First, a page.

Peace Studies is an interdisciplinary effort aiming at the prevention, de-escalation, and solution of conflicts. It involves political science, economics, psychology, communication, sociology, international relations, history, anthropology, religious studies, gender studies, and other disciplines. The Peace Studies course at RU can be taken for General Education International Studies credit.
CHICAGO (AP) April 23, 2012 — Poverty, a lack of education and arms proliferation present daunting obstacles, yet peace can be achieved if world leaders are more willing to talk and young people are encouraged to get involved, Nobel Peace Prize winners said Monday at their annual meeting. MORE (Washington Post)
Memorial events at Virginia Tech, including noon to 2:30 p.m.: Center for Peace Studies and Violence Prevention open house; second floor of Norris Hall.
Dr. Glen T. Martin – “How to Prevent Holocausts”
Wednesday, April 18, 7-8:30 PM, Hurlburt 248
Tuesday, March 13, 2012, 2:00 – 3:00 p.m., Hurlburt 248 (Combo Room), the Environmental Center will sponsor a talk by Mr. Stephen Vetter, Woodrow Wilson Visiting Fellow. The focus will be on the environment (specifically water) as a factor in international development and poverty alleviation efforts. Mr. Vetter will also address what you as a volunteer can do. All are welcome.
Occupy RU is holding its first public event Friday Feb 17: State of the Nation: Videos and Discussion: 6-8 pm. Heth 014. The club is showing three short videos. Discussion after each. Refreshments served. All welcome. The purpose is to increase awareness of justice and peace issues the country is dealing with right now. These are the Videos for our event on Friday the 17th.
1. http://www.youtube.com/watch?v=k5kHACjrdEY – Citizens UNited v. FEC; a short video detailing with the system this ruling has created.
2. http://www.youtube.com/watch?v=bx_LWm6_6tA – Crisis of Credit; 11 min video about the housing bubble, its collapse, and the processes involved.
3. http://www.youtube.com/watch?v=j9ZqV5RMzTU – TYT U; A short news broadcast on the discussion of what Occupy has done for college students and their participation in activism.
Mark your calendars to join us by helping others this Spring Break (March 4th-11th) to be part of Radford University’s 2012 Alternative Spring Break Trip. Applications are now being accepted at: https://survey.qualtrics.com/SE/?SID=SV_3Jft9Cd9KMZxDU0. Priority will be given to those applications received by February 10th. We will be going to a rural community to far southwest Virginia to work with Mountain Justice in order to meet and support the people working to build a better future for Appalachia while we build our own skills as organizers and change agents.
Build a better future for yourself and others! Apply for this trip at: https://survey.qualtrics.com/SE/?SID=SV_3Jft9Cd9KMZxDU0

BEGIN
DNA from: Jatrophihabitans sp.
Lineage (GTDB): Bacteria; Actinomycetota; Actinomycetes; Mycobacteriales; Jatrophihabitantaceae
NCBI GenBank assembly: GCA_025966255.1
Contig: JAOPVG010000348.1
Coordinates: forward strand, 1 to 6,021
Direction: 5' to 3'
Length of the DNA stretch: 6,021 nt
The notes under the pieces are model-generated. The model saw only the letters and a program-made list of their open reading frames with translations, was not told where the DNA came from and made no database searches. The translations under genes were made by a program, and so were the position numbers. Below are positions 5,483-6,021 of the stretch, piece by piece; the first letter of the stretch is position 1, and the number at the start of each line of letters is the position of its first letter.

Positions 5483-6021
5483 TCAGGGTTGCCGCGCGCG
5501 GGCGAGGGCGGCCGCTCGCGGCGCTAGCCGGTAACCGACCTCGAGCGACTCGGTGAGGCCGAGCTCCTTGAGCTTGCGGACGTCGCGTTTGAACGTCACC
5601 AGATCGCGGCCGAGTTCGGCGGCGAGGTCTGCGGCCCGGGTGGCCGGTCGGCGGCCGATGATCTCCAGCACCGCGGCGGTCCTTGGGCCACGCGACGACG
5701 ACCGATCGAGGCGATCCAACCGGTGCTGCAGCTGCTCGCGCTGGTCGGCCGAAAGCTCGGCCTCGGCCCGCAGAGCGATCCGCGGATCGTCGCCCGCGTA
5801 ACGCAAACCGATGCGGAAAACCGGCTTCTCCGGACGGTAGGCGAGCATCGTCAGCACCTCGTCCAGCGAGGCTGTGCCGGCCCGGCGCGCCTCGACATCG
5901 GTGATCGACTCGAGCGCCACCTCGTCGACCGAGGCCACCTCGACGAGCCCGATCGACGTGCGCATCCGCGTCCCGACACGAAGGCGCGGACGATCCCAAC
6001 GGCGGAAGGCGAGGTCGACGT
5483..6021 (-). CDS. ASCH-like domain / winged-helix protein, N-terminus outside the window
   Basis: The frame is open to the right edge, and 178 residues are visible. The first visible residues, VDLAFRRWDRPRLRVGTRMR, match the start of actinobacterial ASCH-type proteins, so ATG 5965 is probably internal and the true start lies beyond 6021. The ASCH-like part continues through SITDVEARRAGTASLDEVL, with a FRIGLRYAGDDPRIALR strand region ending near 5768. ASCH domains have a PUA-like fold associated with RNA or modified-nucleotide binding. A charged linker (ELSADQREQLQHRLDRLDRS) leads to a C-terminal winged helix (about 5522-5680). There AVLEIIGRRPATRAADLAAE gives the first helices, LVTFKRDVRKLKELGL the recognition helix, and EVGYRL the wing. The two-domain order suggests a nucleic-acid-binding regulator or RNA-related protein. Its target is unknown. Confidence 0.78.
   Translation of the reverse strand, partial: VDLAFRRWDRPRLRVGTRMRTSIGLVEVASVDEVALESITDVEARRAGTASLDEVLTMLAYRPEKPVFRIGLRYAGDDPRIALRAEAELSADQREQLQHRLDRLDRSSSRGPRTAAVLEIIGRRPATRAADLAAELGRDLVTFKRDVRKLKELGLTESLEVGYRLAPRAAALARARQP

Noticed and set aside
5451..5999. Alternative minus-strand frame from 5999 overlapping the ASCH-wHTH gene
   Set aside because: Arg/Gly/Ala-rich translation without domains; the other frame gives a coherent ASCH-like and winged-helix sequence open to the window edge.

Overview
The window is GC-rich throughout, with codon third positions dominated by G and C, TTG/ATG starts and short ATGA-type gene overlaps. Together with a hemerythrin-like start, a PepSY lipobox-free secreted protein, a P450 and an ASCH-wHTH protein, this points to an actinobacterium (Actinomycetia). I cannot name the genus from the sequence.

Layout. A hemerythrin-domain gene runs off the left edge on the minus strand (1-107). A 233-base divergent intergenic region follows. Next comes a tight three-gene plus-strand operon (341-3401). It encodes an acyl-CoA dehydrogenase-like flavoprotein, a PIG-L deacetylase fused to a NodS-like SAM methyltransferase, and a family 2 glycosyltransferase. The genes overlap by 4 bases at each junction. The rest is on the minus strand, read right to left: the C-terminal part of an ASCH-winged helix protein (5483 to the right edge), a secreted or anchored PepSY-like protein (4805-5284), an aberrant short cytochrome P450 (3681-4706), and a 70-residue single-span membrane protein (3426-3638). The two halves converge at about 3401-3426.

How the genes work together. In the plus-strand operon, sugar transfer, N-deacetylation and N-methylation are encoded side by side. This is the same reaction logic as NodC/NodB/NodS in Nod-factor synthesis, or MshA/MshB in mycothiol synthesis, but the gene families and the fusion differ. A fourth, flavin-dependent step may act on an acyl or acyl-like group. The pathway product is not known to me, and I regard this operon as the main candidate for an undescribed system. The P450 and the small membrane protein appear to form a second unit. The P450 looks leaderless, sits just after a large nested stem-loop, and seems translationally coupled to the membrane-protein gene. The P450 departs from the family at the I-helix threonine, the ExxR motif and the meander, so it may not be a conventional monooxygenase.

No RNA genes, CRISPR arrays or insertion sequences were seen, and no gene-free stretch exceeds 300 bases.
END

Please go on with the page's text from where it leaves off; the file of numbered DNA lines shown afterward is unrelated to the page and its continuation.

Astin A. Altenburg (aaltenbur at radford.edu)
Sociology and Special Education Concentrations
Timothy L. Filbert ( tfilbert at radford.edu )
Office of Community Engagement
An organizing meeting of the new Peace Studies Club will take place on Tuesday, January 31st (tomorrow) at 4:30 pm in Peters Hall, Room A041.
On April 17, 2012, people all over the world will join together for the second Global Day of Action on Military Spending. We urge you to join us!
The economic crisis has put pressure on the world’s governments to reduce spending on critical human needs: confronting climate change, battling deadly diseases, achieving the MDGs. But most national governments continue to waste enormous resources on the military…$1,630 billion per year – and rising. If spent differently, this money would go a long way to resolving the real challenges facing our planet. For more information see this Call for Participation (PDF):
Regional perspectives: Jan. 20 column in Roanoke Times about military spending
As a teacher of history, as a teacher of wars, imagine the knotting of stomach and tightening of chest that occurred when I encountered, seven years late, Drew Gilpin Faust’s article ‘“We should grow too fond of it’: why we love the Civil War.” Faust writes:
War is, by its very definition, a story. War imposes an orderly narrative on what without its definition of purpose and structure would be simply violence. We as writers create that story; we remember that story; we provide the narrative that by its very existence defines war’s purpose and meaning. We love war because of these stories. But we should ask ourselves how in the construction of war’s stories we may be helping to construct war itself. (Faust, Drew Gilpin, “We Should Grow Too Fond of It”: Why We Love the Civil WarCivil War History – Volume 50, Number 4, December 2004, pp. 368-383).